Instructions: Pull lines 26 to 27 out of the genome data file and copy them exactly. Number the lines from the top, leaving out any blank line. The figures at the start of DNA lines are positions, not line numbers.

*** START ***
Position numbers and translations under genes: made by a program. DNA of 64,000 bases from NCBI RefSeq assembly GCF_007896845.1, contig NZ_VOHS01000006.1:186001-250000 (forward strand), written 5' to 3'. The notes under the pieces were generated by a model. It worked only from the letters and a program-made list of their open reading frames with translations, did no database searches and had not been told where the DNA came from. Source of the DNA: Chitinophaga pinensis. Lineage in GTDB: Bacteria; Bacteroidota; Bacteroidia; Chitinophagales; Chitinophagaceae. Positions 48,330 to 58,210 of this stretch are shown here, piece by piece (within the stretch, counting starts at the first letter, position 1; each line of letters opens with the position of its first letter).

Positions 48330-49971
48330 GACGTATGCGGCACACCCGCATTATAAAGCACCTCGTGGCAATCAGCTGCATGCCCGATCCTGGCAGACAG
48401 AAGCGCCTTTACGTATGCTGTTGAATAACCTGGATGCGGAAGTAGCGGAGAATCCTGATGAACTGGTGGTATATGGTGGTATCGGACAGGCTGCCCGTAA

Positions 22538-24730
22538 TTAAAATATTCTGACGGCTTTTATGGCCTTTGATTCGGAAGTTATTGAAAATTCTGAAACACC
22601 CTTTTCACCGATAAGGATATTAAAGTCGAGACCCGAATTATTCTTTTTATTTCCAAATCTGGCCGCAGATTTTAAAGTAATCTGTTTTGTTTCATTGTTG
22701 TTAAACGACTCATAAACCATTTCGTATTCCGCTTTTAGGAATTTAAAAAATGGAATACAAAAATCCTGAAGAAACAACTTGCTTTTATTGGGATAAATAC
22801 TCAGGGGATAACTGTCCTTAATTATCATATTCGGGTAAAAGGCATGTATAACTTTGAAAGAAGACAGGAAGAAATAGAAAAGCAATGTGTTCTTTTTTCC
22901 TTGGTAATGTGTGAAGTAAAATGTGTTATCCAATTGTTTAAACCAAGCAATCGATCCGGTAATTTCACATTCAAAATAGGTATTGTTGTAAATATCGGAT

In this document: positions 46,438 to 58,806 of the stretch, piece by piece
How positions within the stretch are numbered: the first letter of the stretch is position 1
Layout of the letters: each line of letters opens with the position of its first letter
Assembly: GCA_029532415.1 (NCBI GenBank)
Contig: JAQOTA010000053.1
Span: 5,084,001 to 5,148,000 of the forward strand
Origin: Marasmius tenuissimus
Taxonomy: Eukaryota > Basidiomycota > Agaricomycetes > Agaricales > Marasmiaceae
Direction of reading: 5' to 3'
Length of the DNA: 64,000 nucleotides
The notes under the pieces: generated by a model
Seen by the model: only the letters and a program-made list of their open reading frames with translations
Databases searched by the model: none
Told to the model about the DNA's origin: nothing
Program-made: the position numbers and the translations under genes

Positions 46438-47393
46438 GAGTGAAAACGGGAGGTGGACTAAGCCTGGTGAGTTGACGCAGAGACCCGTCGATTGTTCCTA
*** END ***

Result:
Positions 46438-47393
46438 GAGTGAAAACGGGAGGTGGACTAAGCCTGGTGAGTTGACGCAGAGACCCGTCGATTGTTCCTA